There is something about FX’s comedy series It’s Always Sunny in Philadelphia that is just plain wrong — in a good way.
The show is produced by, and stars Rob McElhenney, Charlie Day, and Glenn Howerton, as Mac, Charlie, and Dennis, respectively. These three are ne’er-do-well friends who co-own a bar and constantly find themselves in trouble of their own creation. Along for the ride, as co-owners of the bar, and causing trouble themselves are Dennis’s sister, Dee (Kaitlin Olson), and father, but not biologically, to Dennis and Dee, and maybe, biologically, Charlie too, is Frank (Danny DeVito).
Just reading that last sentence ought to provide one with a pretty good idea about the show. It is a comedy where absolutely nothing, except common sense and moderation, is taboo.
The first episode of season 3, premiering Thursday September 13 at 10pm, is entitled “The Gang Finds a Dumpster Baby.” Predictably here, the gang hears some crying coming from a dumpster and finds a discarded child. Rather than give the child to the authorities and have the child get lost in the “system,” they bring the baby back to the bar, and Dee and Mac decide to raise it.
The two eventually get the idea that the baby could become a child star and begin shopping it around to talent agencies only to find that the child is not ethnic enough. Not to worry though, Dee and Mac have a plan to fix this. The rest of the group is involved in various other shenanigans during the show, from pretending to be an environmentalist in order to avenge an insult, to turning into overly enthusiastic recyclers that sleep on the street.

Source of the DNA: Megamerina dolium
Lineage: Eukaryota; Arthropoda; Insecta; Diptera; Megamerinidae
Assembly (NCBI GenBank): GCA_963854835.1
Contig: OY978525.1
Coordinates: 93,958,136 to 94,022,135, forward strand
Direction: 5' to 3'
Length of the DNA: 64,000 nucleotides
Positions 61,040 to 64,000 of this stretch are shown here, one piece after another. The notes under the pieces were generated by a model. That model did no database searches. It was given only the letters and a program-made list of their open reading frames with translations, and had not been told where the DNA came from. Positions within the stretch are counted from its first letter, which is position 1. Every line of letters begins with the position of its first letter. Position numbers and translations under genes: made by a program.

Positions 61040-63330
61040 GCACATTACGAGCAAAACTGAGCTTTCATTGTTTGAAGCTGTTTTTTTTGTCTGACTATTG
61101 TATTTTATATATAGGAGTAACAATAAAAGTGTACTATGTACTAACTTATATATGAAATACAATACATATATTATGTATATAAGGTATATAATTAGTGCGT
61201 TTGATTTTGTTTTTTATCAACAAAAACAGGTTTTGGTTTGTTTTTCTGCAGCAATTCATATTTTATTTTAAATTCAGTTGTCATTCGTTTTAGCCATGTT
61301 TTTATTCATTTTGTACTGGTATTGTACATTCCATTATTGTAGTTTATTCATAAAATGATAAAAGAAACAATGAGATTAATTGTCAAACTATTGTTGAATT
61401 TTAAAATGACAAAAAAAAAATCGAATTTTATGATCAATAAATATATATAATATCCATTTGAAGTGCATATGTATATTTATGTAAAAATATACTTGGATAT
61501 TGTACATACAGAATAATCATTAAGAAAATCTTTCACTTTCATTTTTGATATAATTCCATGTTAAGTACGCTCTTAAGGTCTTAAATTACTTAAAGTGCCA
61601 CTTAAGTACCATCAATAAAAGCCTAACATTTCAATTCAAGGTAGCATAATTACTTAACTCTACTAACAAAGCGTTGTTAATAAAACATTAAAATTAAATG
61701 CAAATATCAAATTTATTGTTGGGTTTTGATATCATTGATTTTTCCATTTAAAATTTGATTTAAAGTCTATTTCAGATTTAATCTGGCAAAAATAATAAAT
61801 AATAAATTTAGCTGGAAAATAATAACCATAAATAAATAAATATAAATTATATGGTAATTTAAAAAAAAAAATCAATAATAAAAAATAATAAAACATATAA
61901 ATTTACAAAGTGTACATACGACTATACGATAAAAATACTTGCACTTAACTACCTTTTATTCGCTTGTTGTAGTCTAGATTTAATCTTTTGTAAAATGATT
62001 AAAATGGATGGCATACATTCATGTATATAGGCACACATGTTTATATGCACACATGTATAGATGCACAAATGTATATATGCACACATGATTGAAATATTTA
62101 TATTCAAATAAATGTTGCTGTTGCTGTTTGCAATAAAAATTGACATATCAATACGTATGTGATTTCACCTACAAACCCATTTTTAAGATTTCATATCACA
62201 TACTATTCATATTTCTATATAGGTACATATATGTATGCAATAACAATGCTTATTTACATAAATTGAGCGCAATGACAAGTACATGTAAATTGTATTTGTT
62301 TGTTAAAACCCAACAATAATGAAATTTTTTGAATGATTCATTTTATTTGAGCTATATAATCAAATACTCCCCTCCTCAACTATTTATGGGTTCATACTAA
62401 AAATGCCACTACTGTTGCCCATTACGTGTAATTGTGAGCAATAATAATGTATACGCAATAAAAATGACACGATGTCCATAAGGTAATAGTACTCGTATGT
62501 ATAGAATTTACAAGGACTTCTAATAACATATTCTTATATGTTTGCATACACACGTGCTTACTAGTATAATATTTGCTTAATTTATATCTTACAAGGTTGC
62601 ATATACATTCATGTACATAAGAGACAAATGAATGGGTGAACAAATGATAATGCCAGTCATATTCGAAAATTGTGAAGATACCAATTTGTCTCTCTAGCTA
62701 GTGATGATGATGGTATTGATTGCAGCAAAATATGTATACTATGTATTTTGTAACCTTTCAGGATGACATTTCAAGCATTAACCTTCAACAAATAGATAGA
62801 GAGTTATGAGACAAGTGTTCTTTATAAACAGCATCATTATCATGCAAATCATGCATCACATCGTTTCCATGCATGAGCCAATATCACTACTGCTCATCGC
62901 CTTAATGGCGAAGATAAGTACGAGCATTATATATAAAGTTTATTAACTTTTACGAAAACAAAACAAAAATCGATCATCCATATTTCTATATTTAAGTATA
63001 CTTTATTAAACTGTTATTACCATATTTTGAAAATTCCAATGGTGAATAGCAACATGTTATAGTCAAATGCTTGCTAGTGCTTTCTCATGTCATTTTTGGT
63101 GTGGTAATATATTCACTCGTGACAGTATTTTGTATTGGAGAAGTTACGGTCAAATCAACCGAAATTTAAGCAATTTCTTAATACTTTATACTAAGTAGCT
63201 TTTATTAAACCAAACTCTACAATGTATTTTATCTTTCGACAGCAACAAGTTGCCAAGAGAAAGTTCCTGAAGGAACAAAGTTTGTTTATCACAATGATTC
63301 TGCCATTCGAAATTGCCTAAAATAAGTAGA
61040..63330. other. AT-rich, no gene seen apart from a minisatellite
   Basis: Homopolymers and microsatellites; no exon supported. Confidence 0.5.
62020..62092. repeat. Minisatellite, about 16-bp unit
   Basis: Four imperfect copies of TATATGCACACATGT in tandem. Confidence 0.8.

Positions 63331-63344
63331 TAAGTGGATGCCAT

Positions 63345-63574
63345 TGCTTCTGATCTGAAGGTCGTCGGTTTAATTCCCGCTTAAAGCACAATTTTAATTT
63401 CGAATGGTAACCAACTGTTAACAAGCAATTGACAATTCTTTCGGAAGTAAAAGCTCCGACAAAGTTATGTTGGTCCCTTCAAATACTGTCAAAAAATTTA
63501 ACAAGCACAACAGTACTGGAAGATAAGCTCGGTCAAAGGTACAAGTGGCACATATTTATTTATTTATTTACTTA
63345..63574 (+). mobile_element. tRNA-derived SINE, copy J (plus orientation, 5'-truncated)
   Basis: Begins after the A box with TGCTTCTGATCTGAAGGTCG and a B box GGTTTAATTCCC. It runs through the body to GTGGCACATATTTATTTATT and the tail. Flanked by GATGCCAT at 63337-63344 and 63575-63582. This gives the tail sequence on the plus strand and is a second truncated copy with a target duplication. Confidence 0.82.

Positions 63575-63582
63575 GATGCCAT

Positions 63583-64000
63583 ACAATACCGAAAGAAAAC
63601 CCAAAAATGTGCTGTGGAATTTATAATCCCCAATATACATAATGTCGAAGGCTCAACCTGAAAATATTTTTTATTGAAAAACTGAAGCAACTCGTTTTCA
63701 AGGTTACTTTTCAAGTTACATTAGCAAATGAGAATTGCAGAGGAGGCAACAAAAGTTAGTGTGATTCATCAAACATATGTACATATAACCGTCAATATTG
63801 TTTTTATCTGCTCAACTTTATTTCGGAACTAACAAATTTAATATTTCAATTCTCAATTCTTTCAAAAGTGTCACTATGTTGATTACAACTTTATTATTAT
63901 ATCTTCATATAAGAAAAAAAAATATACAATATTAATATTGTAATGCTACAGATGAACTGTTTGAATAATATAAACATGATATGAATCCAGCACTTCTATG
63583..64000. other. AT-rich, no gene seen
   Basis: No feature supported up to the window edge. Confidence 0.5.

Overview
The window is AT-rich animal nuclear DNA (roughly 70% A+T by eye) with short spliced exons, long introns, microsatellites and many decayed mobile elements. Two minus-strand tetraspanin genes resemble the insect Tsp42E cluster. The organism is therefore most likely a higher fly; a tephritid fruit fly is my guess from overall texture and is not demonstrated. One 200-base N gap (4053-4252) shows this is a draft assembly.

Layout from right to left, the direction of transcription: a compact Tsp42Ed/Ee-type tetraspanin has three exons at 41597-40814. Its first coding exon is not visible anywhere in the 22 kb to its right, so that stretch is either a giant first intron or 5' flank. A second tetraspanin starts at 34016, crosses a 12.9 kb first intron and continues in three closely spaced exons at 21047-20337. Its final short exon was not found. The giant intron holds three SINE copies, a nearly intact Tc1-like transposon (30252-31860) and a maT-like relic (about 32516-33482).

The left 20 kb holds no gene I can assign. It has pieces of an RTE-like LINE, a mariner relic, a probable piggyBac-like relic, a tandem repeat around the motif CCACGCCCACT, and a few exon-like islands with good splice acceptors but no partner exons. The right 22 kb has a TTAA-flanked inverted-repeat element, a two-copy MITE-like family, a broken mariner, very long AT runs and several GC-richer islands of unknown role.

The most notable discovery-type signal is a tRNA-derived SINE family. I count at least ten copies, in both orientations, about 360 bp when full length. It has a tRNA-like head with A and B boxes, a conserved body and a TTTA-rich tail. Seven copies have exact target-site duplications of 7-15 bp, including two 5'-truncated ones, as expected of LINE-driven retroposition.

DeVito was added to the show in its second season, and while the character fits in persona-wise with the other wretches on the show, it does smack of stunt-casting and feels rather forced. The four younger members of the gang do not seem the type to hang out with any father, no matter whose father he may or may not be. Even so, DeVito is game and appears not to mind the utter lunacy that his character continually spews.
The best thing that can be said about the show is that it finds humor in absolutely everything, from babies left in dumpsters to the death of parents. The show is neither for the high-brow nor the weak-stomached. It is, on other hand, far smarter than it may initially appear. It has a distinct point of view, and makes no bones about the fact that the characters are not role models. If one is trying to equate it with other things on TV, the most apt comparison would be that It’s Always Sunny in Philadelphia is Seinfeld crossed with South Park. The characters are narcissistic and shallow, make a lot of poop jokes, and yet there actually sometimes seems to be a message or meaning behind it all.
Even so, there are many moments when the show does seem to defer to frat boy humor over a larger meaning or message. These are the times when the viewer feels dirty for ever having turned the show on, and they happen a little too often. By no means do all television programs have to have a message, but if It’s Always Sunny in Philadelphia eschews giving an episode meaning, then all it is left with is a couple of off-color jokes about putting a dumpster baby in a tanning bed.
And that is just a little too wrong — not in a good way.